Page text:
- ‘In-house’ learning modules (training delivered by employers)
- Free Webinars
- Facilitated mentoring programs (participating as a mentor or mentee)
- Presenting at formal CPD events
- Peer observation
- Informal mentoring
- Supporting activities or events organised by your professional association
- Authoring peer-reviewed articles/publications, journals and blogs, newsletters etc
- Self-directed reading of peer-reviewed articles/publications, journals and blogs, newsletters etc
- Community engagement (volunteering time to educate community groups)
- Services to the industry (e.g. judging competitions)
- Reflection and learning journals
Other examples of CPD
- Tertiary and vocational education
- Teaching a relevant tertiary or vocational course
- Short courses
- Conferences and seminars
- Networking events
Looking to level-up your career in 2022? Check out: 8 Essential Actions You Must Take To Get The Job Promotion You Deserve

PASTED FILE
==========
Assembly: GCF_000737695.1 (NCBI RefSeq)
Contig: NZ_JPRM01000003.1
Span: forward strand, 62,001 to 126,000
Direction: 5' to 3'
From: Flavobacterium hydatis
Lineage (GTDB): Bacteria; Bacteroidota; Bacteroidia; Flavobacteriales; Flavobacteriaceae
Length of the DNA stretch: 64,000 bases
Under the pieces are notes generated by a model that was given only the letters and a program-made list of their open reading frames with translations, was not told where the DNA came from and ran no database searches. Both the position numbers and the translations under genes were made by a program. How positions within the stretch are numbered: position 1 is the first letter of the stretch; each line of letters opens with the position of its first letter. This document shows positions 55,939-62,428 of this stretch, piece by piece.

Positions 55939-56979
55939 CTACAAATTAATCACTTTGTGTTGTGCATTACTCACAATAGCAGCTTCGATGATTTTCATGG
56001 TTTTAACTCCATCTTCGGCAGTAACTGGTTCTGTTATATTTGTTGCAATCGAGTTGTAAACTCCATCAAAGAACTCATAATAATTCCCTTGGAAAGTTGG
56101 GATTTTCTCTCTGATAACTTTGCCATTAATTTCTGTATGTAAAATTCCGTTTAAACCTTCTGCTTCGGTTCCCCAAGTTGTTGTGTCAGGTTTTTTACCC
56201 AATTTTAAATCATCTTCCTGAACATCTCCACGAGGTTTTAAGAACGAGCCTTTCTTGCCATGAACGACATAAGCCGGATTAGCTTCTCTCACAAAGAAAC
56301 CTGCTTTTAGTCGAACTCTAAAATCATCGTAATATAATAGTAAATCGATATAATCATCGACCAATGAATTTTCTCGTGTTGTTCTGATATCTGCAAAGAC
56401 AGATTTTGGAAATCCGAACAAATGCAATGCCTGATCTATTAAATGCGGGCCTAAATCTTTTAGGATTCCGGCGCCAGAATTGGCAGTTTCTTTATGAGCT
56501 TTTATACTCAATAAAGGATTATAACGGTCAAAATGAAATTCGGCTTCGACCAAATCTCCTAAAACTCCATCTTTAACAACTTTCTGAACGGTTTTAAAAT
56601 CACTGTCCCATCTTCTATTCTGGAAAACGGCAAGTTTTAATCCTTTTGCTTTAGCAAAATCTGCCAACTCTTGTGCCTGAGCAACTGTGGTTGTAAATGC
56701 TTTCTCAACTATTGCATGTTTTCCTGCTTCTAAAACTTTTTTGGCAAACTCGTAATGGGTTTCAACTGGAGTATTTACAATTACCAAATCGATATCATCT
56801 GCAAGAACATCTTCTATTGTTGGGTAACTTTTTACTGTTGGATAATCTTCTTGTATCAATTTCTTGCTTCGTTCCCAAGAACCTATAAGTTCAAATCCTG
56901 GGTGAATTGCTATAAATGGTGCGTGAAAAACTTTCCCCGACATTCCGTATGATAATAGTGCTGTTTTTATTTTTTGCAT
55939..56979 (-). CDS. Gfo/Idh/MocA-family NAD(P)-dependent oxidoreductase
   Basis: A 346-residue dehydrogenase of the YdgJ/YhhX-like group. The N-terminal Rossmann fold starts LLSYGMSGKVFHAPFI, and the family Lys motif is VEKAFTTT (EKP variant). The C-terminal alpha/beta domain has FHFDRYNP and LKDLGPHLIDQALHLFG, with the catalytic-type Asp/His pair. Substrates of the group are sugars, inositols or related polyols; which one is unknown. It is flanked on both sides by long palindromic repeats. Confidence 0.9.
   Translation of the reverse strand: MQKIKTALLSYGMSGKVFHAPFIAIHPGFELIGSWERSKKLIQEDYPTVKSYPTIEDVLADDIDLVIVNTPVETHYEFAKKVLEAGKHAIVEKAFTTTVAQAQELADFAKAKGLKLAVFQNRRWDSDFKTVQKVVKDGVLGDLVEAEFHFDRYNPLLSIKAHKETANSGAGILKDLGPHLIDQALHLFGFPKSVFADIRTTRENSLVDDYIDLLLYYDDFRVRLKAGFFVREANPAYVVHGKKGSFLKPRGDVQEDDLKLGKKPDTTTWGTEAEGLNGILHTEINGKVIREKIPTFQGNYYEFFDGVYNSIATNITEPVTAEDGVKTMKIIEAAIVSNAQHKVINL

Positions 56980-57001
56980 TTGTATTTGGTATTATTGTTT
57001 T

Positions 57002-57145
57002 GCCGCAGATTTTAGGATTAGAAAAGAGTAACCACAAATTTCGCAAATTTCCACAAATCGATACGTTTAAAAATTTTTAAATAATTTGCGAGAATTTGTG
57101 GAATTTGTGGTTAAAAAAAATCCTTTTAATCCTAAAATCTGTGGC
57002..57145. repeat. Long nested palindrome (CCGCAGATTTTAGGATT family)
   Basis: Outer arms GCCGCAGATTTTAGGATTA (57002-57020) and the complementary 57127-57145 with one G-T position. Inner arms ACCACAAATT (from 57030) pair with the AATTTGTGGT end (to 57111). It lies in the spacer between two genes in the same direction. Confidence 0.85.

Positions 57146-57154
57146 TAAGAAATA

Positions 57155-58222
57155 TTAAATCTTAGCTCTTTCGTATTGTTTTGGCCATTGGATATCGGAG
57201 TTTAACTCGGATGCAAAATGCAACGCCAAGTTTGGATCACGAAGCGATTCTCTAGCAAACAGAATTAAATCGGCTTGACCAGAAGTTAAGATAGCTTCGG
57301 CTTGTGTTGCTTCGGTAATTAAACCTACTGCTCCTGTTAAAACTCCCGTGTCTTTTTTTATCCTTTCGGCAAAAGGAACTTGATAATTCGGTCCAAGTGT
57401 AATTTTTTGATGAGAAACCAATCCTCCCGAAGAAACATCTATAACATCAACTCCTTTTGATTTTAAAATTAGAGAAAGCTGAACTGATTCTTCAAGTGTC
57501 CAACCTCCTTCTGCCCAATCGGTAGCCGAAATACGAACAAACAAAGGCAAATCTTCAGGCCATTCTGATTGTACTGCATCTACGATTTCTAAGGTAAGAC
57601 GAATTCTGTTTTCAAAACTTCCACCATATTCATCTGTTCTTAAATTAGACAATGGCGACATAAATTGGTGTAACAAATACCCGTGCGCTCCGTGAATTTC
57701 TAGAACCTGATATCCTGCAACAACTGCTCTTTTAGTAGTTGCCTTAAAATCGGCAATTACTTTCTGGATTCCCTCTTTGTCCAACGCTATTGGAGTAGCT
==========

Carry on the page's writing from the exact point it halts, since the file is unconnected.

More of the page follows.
CPD is critical for not only growing your capability and keeping up with the latest research and trends, but for growing the capability of the wider profession!
Understanding the CPD policy of your professional association is important for meeting your CPD requirements and retaining your membership.
Undertaking CPD doesn’t have to be costly, in fact there are many good free CPD options available.
What are you looking forward to learning the most in 2022?
This post addresses the questions: ‘What is CPD?’ and ‘Why is it important?’
Hi there, I'm Danielle Ward
Your go-to career development and human resource practitioner, guiding your career towards true north.